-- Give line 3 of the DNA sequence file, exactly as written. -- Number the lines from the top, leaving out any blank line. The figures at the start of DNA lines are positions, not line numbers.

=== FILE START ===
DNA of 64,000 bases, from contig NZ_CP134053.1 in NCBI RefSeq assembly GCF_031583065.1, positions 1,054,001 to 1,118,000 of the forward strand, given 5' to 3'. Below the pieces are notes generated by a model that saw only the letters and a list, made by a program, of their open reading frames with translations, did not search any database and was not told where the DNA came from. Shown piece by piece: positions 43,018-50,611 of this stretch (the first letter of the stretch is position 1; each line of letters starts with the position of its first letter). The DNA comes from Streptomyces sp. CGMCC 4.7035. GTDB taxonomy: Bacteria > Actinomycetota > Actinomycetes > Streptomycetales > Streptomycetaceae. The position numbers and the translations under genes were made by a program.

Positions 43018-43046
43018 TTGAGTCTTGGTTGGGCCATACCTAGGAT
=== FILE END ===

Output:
43018 TTGAGTCTTGGTTGGGCCATACCTAGGAT